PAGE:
‘Urban Fashion’ is a loosely defined term. Perhaps Devon Griffith defined the style best when he commented that: “Street wear is youth – it’s a retro 80s look inspired by the sneaker culture and hipsters on New York’s Lower East Side.” Griffith, who works for the Fashion giant Massive Revolution posited that the ‘the dark denim, baggy clothing and white sneakers’ which define urban fashion all come from the inner-city street wear look. This is in essence; just how ‘young people dress in the city.’
Popular urban designers include: Christian Audigier, Converse, Bench, Mark Ecko, Quiksilver, Pelle Pelle, Billabong, Animal and Quiksilver among thousands of other household brands. The tendency is towards culturally diverse, hip-hop, skate and casual fashion trends.
Here is a little info about some of the most popular urban fashion brands:
Keying in to a youth demographic (18-24 year olds) quiksilver have specialised in Surf and board-sport fashion since their inception in 1970. The company is now based Huntington Beach, California but has roots in Australia. ‘Roxy’ (founded in 1990) is a version of the brand specifically for women. The company also makes swimwear and sporting equipment under a number of other well-known names and DC (the popular skate-styled footwear brand) is owned by quiksilver.
So are Raisins, Radio Fiji and Leilani all of which are swimwear brands. The company sponsors many tournaments and sports people, including skateboarder Tony Hawk and surfer Kelly Slater. The company’s designs may draw from the practicality of board-sports, but they’re worn by the urban masses.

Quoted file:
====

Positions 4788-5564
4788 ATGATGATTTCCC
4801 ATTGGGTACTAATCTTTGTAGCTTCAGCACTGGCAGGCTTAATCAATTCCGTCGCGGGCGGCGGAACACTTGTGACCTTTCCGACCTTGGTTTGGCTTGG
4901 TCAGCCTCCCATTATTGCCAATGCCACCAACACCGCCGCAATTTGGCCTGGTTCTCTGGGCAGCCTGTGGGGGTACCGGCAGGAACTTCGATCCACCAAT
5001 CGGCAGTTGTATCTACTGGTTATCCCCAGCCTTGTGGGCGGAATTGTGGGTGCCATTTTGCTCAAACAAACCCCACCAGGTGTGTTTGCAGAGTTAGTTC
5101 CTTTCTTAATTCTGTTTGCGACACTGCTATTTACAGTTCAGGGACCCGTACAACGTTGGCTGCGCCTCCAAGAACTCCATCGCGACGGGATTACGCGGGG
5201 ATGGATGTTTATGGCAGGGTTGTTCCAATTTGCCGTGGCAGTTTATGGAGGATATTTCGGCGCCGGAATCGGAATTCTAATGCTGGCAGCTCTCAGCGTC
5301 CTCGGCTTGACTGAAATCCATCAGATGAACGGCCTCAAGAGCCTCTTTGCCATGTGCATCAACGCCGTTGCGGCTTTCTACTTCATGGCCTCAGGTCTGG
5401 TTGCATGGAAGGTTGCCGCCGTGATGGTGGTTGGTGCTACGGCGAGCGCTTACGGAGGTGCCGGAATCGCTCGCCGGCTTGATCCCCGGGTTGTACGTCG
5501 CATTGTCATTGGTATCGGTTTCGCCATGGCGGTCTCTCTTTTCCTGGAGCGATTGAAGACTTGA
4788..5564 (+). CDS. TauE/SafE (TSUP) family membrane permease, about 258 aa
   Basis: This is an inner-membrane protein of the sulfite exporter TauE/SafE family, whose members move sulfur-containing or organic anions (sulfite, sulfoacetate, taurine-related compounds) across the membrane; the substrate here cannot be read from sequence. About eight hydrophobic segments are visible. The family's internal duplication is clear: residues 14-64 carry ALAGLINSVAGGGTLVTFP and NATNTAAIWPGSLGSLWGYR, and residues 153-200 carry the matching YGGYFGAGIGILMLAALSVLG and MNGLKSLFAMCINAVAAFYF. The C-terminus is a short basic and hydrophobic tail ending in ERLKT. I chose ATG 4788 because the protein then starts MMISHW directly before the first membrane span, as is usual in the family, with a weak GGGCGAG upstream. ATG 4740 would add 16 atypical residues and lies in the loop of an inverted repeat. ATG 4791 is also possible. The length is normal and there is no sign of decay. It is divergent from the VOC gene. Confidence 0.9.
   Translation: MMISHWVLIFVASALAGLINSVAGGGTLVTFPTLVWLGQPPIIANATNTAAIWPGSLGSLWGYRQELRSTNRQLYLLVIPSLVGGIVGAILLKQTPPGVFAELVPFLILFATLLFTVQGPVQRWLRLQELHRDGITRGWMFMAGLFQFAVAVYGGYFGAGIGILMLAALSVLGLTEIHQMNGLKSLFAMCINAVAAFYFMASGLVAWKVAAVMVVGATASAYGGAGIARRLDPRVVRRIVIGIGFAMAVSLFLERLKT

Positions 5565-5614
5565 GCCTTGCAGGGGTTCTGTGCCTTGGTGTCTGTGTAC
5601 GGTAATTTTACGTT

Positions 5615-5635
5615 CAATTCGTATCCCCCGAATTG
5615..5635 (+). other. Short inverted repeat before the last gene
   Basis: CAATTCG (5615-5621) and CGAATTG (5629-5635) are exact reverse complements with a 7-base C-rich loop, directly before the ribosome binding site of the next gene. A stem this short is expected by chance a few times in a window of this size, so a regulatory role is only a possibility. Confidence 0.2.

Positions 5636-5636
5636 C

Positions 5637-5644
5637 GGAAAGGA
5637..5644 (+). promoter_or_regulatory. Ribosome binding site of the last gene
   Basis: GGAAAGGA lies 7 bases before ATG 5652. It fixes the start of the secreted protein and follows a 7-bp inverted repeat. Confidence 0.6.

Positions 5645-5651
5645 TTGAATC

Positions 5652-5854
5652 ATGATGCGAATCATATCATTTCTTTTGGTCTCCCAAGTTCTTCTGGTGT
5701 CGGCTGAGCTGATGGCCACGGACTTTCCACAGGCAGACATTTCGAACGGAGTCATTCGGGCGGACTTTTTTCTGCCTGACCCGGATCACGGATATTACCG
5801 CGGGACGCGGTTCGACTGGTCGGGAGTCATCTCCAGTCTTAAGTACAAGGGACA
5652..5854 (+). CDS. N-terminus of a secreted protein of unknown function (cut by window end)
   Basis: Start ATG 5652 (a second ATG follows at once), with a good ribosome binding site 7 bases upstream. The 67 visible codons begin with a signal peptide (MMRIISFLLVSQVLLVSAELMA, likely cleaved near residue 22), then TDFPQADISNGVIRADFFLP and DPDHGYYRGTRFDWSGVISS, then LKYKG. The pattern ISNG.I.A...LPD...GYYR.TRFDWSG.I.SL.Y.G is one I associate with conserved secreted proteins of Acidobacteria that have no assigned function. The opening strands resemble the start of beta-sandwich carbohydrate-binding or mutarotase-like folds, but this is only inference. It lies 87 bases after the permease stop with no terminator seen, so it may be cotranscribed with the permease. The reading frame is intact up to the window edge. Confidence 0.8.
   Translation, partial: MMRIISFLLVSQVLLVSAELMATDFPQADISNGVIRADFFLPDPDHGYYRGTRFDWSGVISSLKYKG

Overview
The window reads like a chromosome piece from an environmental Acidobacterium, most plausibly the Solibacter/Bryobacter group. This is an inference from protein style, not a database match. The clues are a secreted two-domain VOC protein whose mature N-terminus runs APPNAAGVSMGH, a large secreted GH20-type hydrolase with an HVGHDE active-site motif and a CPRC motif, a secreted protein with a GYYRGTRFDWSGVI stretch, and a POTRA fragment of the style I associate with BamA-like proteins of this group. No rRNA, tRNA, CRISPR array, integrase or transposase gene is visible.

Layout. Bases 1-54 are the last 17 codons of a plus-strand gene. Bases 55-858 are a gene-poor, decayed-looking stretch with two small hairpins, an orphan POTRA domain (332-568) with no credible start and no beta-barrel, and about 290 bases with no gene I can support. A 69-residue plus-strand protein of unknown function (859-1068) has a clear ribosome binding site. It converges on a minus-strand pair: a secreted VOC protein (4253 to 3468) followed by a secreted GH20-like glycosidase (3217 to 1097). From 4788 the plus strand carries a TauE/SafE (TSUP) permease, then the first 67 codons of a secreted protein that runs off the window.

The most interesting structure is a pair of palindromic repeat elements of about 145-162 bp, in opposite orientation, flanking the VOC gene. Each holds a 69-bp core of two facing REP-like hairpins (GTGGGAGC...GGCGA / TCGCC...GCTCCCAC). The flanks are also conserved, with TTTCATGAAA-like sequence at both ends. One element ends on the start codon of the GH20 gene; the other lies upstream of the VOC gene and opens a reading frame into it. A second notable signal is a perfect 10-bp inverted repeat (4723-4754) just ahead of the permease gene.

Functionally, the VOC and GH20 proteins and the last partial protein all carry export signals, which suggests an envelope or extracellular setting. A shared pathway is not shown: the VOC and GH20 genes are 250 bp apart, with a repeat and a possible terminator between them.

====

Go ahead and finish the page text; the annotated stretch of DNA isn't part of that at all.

Pelle Pelle is another urban fashion brand which began life in the 1970’s. As the brainchild of designer Marc Buchanan it was the first ever brand world-wide to launch ‘designer’ baggy pants. Based in Auburn Hills, Michigan, this street style fashion house has clothed numerous R & B icons including: G Unit, Usher, 50 Cent, Ludacris, Dru Hill and Bobby Brown.
Based in Poole, England, Animal is the UK’s most prolific board-sport style fashion house. The company first started in 1987 and now it is an international company with 50 UK stores and 10 more around the world. Animal also sponsor a 3 day water sports festival called Animal Windfest. With the same demographic as Quiksilver, the company’s designs and choices of fabric are also quite similar.
Mark Ecko was born Mark Milecofsky and he was raised in a Jewish family. He has been on the New York Magazine’s ‘influentials’ list and also been listed in several other magazines as a Power 100 player and one of the ‘Most Powerful Men Under 38.’ His urban fashion empire first began in 1993, but he had already sold t-shirts throughout the 1980’s. He has had deals with MTV and ran several interactive entertainment projects.